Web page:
House the homeless

Cyril Josh Barker | 8/13/2015, midnight
Homelessness is considered pretty much an accepted part of life in New York City and has been for decades—the man ...
Homeless man in Harlem Bill Moore

Homelessness is considered pretty much an accepted part of life in New York City and has been for decades—the man asking for money when you exit a building, the woman holding a child in her arms who speaks to the entire subway car, the shoeless man with a sign on the sidewalk or the man with the jingling cup asking passersby for spare change.

Although many might consider the homeless a nuisance or an unnoticeable part of the New York experience, the problem is real, and some say the city is ignoring the fact that the problem is growing.

Is the city turning the clock back to “the bad old days” of Penn Station and the Port Authority Bus Terminal being filled at night with sleeping homeless people, people living in subway cars and public parks made in encampments? The “tale of two cities” the mayor evoked during his campaign does not appear to be going away anytime soon.

“We have had a reduction in crime, and we’ve had a reduction in street homelessness,” Mayor Bill de Blasio said in a recent news conference. “And we are going to deal with problems related to mental health much more aggressively.”

The problem is perceived to be so bad that people are looking for ways to get the point across to city officials. Early this week, the Sergeants Benevolent Association launched a social media campaign asking its union members to take pictures of homeless people they see on the street.

“As you travel about the city of New York, please utilize your smartphones to photograph the homeless lying in our streets, aggressive panhandlers, people urinating in public or engaging in open-air drug activity, and quality of life offenses of every type,” the memo sent Monday from Sergeants Benevolent Association President Ed Mullins reads.

Headlines have been bombarded readers with stories about violent attacks by homeless people. Experts have said that while having people living on the street is an issue, the number of homeless people with emotional or mental issues is also becoming factor.

De Blasio announced this week the launch of the $22 million initiative “NYC Safe,” a program to support New Yorkers with untreated serious mental illness who are prone to violent behavior.

“It is our sacred mission to address a broken mental health system and to revolutionize how we care for all those who are struggling,” said de Blasio. “That includes the small percentage of those with mental illness that, left untreated, are at risk of committing violence against themselves or others.”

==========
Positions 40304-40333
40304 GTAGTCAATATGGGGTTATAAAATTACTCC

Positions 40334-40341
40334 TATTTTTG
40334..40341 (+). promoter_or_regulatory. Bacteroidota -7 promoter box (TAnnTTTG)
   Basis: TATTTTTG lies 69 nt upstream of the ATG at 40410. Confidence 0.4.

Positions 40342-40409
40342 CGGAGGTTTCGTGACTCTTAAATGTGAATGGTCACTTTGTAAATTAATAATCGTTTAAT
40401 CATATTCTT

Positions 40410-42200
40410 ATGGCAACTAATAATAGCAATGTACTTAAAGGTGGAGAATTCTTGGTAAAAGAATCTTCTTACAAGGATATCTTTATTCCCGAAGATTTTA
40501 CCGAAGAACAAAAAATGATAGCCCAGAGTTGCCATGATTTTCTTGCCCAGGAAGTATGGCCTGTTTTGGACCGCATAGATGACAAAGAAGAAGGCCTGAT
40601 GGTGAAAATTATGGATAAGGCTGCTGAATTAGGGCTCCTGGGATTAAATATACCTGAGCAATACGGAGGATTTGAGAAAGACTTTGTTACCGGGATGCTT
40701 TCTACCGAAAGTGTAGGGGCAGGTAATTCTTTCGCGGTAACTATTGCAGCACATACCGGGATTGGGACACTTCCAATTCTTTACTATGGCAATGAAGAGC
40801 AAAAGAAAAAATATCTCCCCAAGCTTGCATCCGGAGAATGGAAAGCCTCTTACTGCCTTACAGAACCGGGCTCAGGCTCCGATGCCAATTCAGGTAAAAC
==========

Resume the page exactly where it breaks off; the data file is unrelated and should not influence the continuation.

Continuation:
The new plan includes a series of measures that together create a continuum of services to meet the specific needs of this vulnerable population, from timely intervention to treatment and follow up, to a law enforcement response when it becomes necessary.

“Homelessness continued to worsen for most of 2014, but Mayor de Blasio’s plan to move families from shelters into stable, affordable housing is starting to have an effect,” said Mary Brosnahan, president and CEO of the Coalition for the Homeless.

This week alone, close to 60,000 people slept in homeless shelters each night. That number doesn’t include people who are not going to shelters or who are being turned away because there aren’t enough beds.

During the past city fiscal year, an all-time record 116,000 different New Yorkers, including 42,000 different children, slept at least one night in the New York City shelter system.

It’s also no surprise that homelessness hits the Black community the hardest. The number of homeless African-American and Latino New Yorkers has grown at an even faster rate. One of every 17 African-American children in New York City slept at least one night in a municipal homeless shelter during the past city fiscal year. One in 28 African-Americans and 1 in 68 Latinos used the New York City shelter system, whereas only 1 in 294 white New Yorkers used the shelter system.

Close to 60 percent of all households (families and individuals) using the New York City shelter system was African-American.

“To make sustained progress, however, Albany and Governor [Andrew] Cuomo must step up and act as the city’s partner in ending this crisis,” Brosnahan said. “With 1 in 17 African-American children spending at least one night in our shelter system last year, we cannot afford to wait any longer to make the investments that are proven to reduce homelessness.”